BATTLE CREEK, Mich. (WOOD) — A gathering was held in Battle Creek on Saturday afternoon to remember the lives of the victims of unsolved homicides and to encourage residents to take a proactive approach in helping the Battle Creek Police Department solve these types of cases. 

There are more than 60 unsolved homicides in Battle Creek dating back to 1968. 

The names of the victims were read aloud at the gathering, which featured the family of those victims and BCPD personnel. 

Rosetta Brewer organized the event. Her son Frank Williams III died because of gun violence in 2006. 

“We feel each other’s broken hearts,” Brewer said. “So, it’s easy for us to communicate better with each other than with anybody else.”

Like other parents in attendance, she is pained by not having the closure that comes with a case being solved. 

“My son got murdered on Jan. 9, 2006, in Battle Creek city limits,” Brewer said. “They know who suspects are but because no one will come forward that is an unsolved murder now.”

Her son was a 25-year-old father of three when he died.

“My grandsons are 16 at this time and it’s a lot of questions being asked,” Brewer said. “I live with this every day.”

Scott Marshall, BCPD’s only cold case detective, says he has come close to solving some of the cases but he needs the community’s help.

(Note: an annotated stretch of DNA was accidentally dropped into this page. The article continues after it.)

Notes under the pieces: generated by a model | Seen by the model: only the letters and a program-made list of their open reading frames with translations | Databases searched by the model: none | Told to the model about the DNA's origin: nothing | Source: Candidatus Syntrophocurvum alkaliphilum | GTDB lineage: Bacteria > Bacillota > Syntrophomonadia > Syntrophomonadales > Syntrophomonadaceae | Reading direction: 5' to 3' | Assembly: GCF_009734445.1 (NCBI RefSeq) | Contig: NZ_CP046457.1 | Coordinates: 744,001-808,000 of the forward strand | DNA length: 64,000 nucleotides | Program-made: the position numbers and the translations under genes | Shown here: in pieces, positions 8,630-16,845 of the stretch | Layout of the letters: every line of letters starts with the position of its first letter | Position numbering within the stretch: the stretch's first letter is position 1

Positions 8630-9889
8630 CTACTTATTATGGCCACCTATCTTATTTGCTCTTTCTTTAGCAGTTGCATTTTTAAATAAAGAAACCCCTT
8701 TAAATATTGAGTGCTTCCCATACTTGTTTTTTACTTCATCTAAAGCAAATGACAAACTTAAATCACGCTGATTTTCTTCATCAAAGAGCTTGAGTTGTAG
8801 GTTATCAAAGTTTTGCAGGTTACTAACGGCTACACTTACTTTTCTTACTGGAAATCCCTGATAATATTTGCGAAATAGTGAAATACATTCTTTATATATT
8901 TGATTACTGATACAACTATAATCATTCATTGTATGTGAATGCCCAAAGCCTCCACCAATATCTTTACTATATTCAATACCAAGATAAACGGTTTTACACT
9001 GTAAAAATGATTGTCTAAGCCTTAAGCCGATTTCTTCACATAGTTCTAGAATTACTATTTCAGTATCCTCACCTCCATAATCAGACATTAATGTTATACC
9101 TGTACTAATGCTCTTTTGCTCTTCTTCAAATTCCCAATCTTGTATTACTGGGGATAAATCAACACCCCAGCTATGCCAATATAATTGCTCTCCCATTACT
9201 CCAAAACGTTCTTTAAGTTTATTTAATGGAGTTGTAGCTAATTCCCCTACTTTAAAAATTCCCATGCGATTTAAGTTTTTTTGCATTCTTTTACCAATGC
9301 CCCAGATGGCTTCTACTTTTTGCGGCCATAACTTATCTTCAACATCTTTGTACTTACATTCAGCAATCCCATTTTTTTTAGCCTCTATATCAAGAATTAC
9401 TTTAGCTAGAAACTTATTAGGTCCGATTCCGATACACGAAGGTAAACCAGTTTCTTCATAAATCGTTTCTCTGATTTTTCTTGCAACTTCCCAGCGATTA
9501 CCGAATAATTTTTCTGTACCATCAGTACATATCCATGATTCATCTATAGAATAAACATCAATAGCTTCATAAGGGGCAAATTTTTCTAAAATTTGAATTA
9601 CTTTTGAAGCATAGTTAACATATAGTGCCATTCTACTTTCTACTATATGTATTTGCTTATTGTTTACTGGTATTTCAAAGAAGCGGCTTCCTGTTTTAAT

“We can have DNA, we can have evidence, but we still need community support (and) witnesses coming forward,” Marshall said to the crowd.

The detective and the mother mourning her son’s death say it’s important for community members to rethink their definition of snitching. 

“Somebody out here knows about everyone’s murder, and they won’t speak,” Brewer told the crowd. “That’s what bothers me the most, and they won’t speak because they say it’s snitching. It’s not snitching.”

“Snitching may happen between two people committing a crime,” Marshall added. “It’s not snitching when you are part of the community, and you know something happened, but you want to turn a blind eye to it. Once we move away from that we’ll build more traction.”

Brewer plans on making the event an annual occurrence. 

Additionally, Brewer helped create a support group called S.I.S.T.E.R.S. (Sharing in the Support of Those Enforcing Victims’ Rights Shamelessly) to help the family members of violent crime victims heal.